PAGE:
China to build second, larger carrier: report

SHANGHAI Tue Apr 23, 2013 8:18pm EDT

Related Topics

SHANGHAI (Reuters) - China will build a second, larger aircraft carrier capable of carrying more fighter jets, the official Xinhua news service reported late Tuesday, quoting a senior officer with the People's Liberation Army (PLA) Navy.

The report comes after Chinese officials denied foreign media reports in September 2012 that China was building a second carrier in Shanghai.

"China will have more than one aircraft carrier ... The next aircraft carrier we need will be larger and carry more fighters," Xinhua quoted Song Xue, deputy chief of staff of the PLA Navy, as saying at a ceremony with foreign military attaches.

Song said foreign media reports saying the carrier was being built in Shanghai were still inaccurate but did not elaborate, according to the report.

China currently has one aircraft carrier, the Liaoning, which was refitted from a Russian-made model. Considered by military experts to be decades behind U.S. carrier technology, it was originally intended to serve as a floating casino, but was turned to military use in the runup to a once-in-a-decade power transition in late 2012.

China is also building up other forms of military hardware, including a stealth fighter jet believed to be capable of landing on a carrier, drone aircraft and nuclear submarines.

China is alone among the original nuclear weapons states to be expanding its nuclear forces, according to a report by the U.S.-China Economic and Security Review Commission.

Song also said the PLA Navy is building a naval aviation force for the Liaoning, and there will be at least two aviation regiments on one carrier, including fighters, reconnaissance aircraft, anti-submarine aircraft, electronic countermeasure (ECM) planes and rotary-wing aircraft, the report said.

Chinese officials have said the Liaoning will be used primarily for training purposes.

(Reporting by Pete Sweeney; Editing by Richard Pullin)

We welcome comments that advance the story through relevant opinion, anecdotes, links and data. If you see a comment that you believe is irrelevant or inappropriate, you can flag it to our editors by using the report abuse links. Views expressed in the comments do not represent those of Reuters. For more information on our comment policy, see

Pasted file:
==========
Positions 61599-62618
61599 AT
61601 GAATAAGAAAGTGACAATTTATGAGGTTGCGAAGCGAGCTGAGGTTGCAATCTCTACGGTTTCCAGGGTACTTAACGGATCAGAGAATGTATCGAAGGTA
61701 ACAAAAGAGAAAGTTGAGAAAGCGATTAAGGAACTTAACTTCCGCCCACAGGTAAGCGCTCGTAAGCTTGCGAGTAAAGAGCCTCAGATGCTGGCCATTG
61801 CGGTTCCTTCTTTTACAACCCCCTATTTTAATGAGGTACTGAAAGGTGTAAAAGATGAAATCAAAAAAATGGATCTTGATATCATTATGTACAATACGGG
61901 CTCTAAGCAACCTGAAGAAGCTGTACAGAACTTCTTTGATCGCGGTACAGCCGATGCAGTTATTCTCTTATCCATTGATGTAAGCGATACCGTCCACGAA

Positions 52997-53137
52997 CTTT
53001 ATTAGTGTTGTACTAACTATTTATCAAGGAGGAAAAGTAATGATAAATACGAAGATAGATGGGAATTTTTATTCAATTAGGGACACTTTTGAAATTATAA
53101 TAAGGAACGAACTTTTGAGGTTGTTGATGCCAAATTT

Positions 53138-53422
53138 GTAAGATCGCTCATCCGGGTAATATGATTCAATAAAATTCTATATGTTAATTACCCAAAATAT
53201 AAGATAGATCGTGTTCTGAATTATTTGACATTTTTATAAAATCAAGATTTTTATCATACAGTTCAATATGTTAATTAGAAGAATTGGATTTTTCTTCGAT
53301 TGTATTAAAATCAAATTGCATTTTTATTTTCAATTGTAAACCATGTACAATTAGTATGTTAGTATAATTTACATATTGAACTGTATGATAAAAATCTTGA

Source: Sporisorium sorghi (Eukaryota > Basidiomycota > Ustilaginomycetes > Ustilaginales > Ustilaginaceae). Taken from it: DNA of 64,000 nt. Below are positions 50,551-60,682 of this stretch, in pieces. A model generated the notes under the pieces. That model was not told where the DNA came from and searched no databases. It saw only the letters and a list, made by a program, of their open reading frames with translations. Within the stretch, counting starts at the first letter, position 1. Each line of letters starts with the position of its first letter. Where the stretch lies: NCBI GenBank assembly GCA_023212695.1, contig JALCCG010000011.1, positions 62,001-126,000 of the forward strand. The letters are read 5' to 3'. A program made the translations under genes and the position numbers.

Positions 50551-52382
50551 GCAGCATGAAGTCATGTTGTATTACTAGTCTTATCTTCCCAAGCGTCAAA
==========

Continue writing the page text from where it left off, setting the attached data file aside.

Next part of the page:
Comments (5)
HagiMaraphali wrote:
Classic Style.. They increase military spending, but when natural disasters occur, they have the audacity to ask the west and others for humanitarian aid.. Please prioritise your funding.. Surely it would be prudent to look after your own population and citizens before spending exorbatant amounts on the armed forces????

Apr 23, 2013 12:24am EDT  --  Report as abuse
mithie wrote:
As a response to a previous comment – fact checking would show China has not asked for foreign aid in the recent Lushan 2013 earthquake.

Apr 24, 2013 3:07am EDT  --  Report as abuse
MikeBarnett wrote:
The Chinese People’s Liberation Army Navy (PLAN) will grow at China’s pace. The economy pays for the armed forces, and it develops and pays for the military’s technological tools. With a GDP growth rate 3.5 times that of the US, China’s armed forces will exceed the numbers and, in time, the quality of the US armed forces.

China also has an unarmed force of 400 ocean going vessels in the China Maritime Surveillance (CMS). They train Chinese sailors to serve on ocean going vessels for the CMS or for possible future transfers to the PLAN or merchant marine. They provide a peaceful law enforcement option to China’s maritime disputes with other countries.

In addition, the CMS ships could become naval destroyers, frigates, corvettes, and patrol vessels with the addition of guns and missiles, quickly adding 400 warships to the PLAN if necessary. When China builds and launches new aircraft carriers, they will need the escort vessels and trained crews that are common in US carrier battle groups. China’s PLAN plans for whatever the future may hold.

Apr 24, 2013 2:34pm EDT  --  Report as abuse
This discussion is now closed. We welcome comments on our articles for a limited period after their publication.